Remediation Technologies Screening Matrix, Version 4.0 4.49 Precipitation/ Coagulation/Flocculation
(Ex Situ GW Remediation Technology)
  Description Synonyms Applicability Limitations Site Information Points of Contact
Data Needs Performance Cost References Vendor Info. Health & Safety
Table of Contents
Technology>>Ground Water, Surface Water, and Leachate

>>3.12 Ex Situ Physical/Chemical Treatment (assuming pumping)

      >>4.49 Precipitation/Coagulation/Flocculation
Introduction>> This process transforms dissolved contaminants into an insoluble solid, facilitating the contaminant's subsequent removal from the liquid phase by sedimentation or filtration. The process usually uses pH adjustment, addition of a chemical precipitant, and flocculation.


Figure 4-49:
Typical Metals Precipitation Process

Precipitation of metals has long been the primary method of treating metal-laden industrial wastewaters. As a result of the success of metals precipitation in such applications, the technology is being considered and selected for use in remediating ground water containing heavy metals, including their radioactive isotopes. In ground water treatment applications, the metal precipitation process is often used as a pretreatment for other treatment technologies (such as chemical oxidation or air stripping) where the presence of metals would interfere with the other treatment processes.

Metals precipitation from contaminated water involves the conversion of soluble heavy metal salts to insoluble salts that will precipitate. The precipitate can then be removed from the treated water by physical methods such as clarification (settling) and/or filtration. The process usually uses pH adjustment, addition of a chemical precipitant, and flocculation. Typically, metals precipitate from the solution as hydroxides, sulfides, or carbonates. The solubilities of the specific metal contaminants and the required cleanup standards will dictate the process used. In some cases, process design will allow for the generation of sludges that can be sent to recyclers for metal recovery.

Coagulants and Flocculation

In the precipitation process, chemical precipitants, coagulants, and flocculantation are used to increase particle size through aggregation. The precipitation process can generate very fine particles that are held in suspension by electrostatic surface charges. These charges cause clouds of counter-ions to form around the particles, giving rise to repulsive forces that prevent aggregation and reduce the effectiveness of subsequent solid-liquid separation processes. Therefore, chemical coagulants are often added to overcome the repulsive forces of the particles. The three main types of coagulants are inorganic electrolytes (such as alum, lime, ferric chloride, and ferrous sulfate), organic polymers, and synthetic polyelectrolytes with anionic or cationic functional groups. The addition of coagulants is followed by low-sheer mixing in a flocculator to promote contact between the particles, allowing particle growth through the sedimentation phenomenon called flocculant settling.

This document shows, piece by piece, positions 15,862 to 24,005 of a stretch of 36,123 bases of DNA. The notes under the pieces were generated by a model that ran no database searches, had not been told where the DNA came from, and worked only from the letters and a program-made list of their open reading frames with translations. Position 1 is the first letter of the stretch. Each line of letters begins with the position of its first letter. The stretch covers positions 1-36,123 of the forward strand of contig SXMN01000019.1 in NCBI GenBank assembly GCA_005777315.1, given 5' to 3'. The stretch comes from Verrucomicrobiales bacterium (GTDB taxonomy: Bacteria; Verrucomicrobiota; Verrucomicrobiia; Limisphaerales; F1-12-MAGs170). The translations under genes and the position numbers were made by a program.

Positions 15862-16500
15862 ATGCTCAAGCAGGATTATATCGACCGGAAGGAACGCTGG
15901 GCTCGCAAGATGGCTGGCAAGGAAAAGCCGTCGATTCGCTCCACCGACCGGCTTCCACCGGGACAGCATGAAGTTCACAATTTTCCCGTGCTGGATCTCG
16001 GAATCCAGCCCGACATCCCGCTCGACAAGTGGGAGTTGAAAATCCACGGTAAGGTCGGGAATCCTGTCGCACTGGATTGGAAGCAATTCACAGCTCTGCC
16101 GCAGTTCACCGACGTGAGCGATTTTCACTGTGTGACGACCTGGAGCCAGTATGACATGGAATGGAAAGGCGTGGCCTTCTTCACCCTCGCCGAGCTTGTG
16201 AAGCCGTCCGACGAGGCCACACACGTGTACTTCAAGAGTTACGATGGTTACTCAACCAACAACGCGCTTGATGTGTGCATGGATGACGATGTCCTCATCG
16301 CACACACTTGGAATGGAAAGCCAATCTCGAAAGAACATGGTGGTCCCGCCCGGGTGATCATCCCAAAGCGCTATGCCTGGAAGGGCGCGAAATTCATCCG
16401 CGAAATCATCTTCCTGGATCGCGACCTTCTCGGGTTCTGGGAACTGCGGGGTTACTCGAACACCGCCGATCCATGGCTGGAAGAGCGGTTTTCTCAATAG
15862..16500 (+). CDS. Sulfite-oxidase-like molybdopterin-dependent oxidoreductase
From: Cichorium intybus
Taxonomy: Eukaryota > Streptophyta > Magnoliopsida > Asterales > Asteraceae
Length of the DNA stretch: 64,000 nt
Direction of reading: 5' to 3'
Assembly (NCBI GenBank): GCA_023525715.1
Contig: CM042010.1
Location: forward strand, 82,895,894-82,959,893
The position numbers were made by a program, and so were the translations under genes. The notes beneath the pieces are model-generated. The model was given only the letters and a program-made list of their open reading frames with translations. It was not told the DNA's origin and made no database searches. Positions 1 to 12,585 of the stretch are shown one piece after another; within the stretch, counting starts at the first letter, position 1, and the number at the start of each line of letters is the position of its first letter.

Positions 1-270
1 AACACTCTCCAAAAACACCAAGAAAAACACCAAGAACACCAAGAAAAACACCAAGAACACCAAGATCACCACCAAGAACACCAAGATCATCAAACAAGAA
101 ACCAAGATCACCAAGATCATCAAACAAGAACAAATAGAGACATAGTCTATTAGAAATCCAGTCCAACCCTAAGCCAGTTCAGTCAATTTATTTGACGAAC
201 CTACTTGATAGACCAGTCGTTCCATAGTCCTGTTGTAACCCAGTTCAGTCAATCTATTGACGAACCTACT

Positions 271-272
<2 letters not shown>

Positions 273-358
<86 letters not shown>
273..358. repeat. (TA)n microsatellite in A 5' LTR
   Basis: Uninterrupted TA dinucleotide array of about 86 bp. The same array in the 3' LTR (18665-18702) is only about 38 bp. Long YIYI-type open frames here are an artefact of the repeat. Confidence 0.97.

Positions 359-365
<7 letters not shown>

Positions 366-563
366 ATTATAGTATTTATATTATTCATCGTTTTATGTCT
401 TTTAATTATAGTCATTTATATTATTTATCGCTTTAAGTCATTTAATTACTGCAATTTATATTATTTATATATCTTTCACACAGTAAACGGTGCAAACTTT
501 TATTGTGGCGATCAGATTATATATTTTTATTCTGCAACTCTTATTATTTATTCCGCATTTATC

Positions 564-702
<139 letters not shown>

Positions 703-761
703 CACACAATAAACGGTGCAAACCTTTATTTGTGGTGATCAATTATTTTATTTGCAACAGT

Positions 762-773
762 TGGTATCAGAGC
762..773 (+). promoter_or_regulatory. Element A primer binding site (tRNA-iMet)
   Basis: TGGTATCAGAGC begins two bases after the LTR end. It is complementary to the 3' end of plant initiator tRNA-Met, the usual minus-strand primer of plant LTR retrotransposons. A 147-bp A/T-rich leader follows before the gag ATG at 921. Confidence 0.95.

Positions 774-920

Flocculant settling refers to a rather dilute suspension of particles that coalesce, or flocculate, during the sedimentation operation. As coalescence or flocculation occurs, the particles increase in mass and settle at a faster rate. The amount of flocculation that occurs depends on the opportunity for contact, which varies with the overflow rate, the depth of the basin, the velocity gradients in the system, the concentration of particles, and the range of particles sizes. The effects of these variables can only be accomplished by sedimentation tests.